Why the World Economic Forum’s Global Council on AI should focus on protecting children
By Ivan Fan | July 8, 2019
The advent of AI is a trend which will affect our children and our children’s children. In a world characterized by constant technological change, we must invest more in preparing future generations through improved governance of AI-interactions involving children, particularly in the context of areas such as education.
The newly created World Economic Forum (WEF) AI Council on Artificial Intelligence presents an opportunity to develop a global governance approach to AI, which should include a strong treatment of governance issues around AI-interactions with children. The forum is well positioned to do so; its Generation AI project has previously advanced important questions regarding uses of AI in relation to children.
The creation of the council comes in the wake of a recent trend of nations placing greater emphasis on cooperation with regard to overall AI governance. Multi-lateral efforts on the part of the EU and OECD, in particular, have sparked efforts toward developing a consensus around core AI issues in their respective memberships. Notably, the European Commission’s High Level Expert Group on AI recently released a set of ethical guidelines on AI and recommendations for trustworthy AI, formally addressing the need for governance around AI-interactions with children.
In a time when troubling terms such as “technological cold war” have cropped up, overcoming techno-nationalistic tensions and fostering collaboration has never been more important between great powers. The great challenge we face today is ensuring that people everywhere—in both developed and emerging countries—have sufficient access to AI resources. The best way to achieve this is by doubling down on opening up access to educational opportunities to youth everywhere, and the WEF is well positioned to provide critical, impartial leadership on this front.
Current talent pools are insufficient for taking advantage of the future range of occupations enabled by AI, and without systemic reform addressing rising inequality, societies will regress to a state in which opportunities are increasingly restricted to those able to access AI resources. National efforts such as the American AI Initiative, China’s New Generation Artificial Intelligence Development Plan, and the European Strategy on Artificial Intelligence all emphasize talent shortages as a significant impediment to implementing AI effectively.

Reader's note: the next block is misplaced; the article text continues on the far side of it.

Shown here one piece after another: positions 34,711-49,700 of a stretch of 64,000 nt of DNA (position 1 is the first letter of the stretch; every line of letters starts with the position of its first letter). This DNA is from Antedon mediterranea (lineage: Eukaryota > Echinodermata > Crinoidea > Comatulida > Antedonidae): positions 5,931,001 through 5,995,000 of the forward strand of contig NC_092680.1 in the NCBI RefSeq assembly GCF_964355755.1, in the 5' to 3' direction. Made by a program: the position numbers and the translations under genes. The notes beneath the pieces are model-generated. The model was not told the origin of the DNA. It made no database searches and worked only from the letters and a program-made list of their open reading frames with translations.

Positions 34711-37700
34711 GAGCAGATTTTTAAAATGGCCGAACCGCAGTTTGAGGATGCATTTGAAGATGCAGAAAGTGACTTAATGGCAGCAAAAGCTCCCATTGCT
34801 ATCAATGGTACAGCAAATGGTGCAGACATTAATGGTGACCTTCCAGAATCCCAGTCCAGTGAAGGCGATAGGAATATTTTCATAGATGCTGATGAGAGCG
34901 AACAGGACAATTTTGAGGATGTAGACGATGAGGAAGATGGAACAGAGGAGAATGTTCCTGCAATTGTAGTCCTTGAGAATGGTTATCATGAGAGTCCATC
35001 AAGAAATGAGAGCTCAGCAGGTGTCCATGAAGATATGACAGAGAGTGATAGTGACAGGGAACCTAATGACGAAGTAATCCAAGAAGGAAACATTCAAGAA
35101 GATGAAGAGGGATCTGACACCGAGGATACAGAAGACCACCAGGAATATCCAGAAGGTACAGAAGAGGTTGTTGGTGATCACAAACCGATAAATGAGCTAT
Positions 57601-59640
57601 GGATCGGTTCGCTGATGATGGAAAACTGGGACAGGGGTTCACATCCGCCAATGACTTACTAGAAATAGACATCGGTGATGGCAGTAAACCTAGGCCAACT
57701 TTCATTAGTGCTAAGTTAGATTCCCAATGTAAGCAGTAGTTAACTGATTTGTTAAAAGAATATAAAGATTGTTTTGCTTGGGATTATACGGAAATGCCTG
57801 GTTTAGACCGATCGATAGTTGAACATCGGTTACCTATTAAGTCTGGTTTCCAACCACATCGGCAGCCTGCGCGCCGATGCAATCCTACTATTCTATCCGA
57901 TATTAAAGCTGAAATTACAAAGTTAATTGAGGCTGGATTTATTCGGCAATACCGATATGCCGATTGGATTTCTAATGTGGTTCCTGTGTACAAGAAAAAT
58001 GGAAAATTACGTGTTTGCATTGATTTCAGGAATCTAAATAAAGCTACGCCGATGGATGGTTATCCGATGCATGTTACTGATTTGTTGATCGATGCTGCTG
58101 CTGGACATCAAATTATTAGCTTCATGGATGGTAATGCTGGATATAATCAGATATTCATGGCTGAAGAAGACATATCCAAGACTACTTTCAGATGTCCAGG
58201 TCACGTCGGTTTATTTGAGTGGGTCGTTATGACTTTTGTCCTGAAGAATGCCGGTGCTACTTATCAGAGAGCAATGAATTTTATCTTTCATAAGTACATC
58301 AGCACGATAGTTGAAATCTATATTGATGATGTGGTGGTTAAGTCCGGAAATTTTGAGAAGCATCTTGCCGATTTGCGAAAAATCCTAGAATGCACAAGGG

This is why policies directed toward the expansion of the available talent pool are critical, which should include redesigning education systems to prepare children with the necessary skills to thrive in an AI-enabled world. Many countries agree that overhauling education systems to teach necessary cognitive, socio-cultural, and entrepreneurial and innovation competencies are a primary means of addressing talent shortages. Expanding access to STEM opportunities for women is also of vital importance, and must improve at all ends of the talent pipeline—from early childhood education all the way to the C-suite.
In his landmark book “AI Superpowers”, Kai-Fu Lee, co-chair of the WEF’s new council on AI alongside Microsoft President Brad Smith, writes about how perception AI is revolutionizing China’s education system. I serve as a research and teaching assistant to faculty here at UC Berkeley’s School of Information, and I have seen first-hand how new technologies can revolutionize the delivery of education in my own graduate program. Instructors now have unprecedented access to rich profiles of students and to dashboards notifying them of a whole host of AI-enabled features including high-fidelity, real-time notifications about performance at the individual and macro-level.
In revamping our education systems to use AI and to teach AI, it is crucial that the safety and rights of children are strictly respected by those who would impact their learning and growth. AI HLEG provides some ideas for the Global AI Council to consider – it recommends protecting children from “…unsolicited monitoring, profiling and interest invested habitualisation and manipulation” and giving children a “clean slate” of any public or private storage of data related to them upon reaching a certain age. The WEF’s Global Council on AI represents an outstanding opportunity to consider and iterate upon such ideas in order to better protect and serve the needs of our children.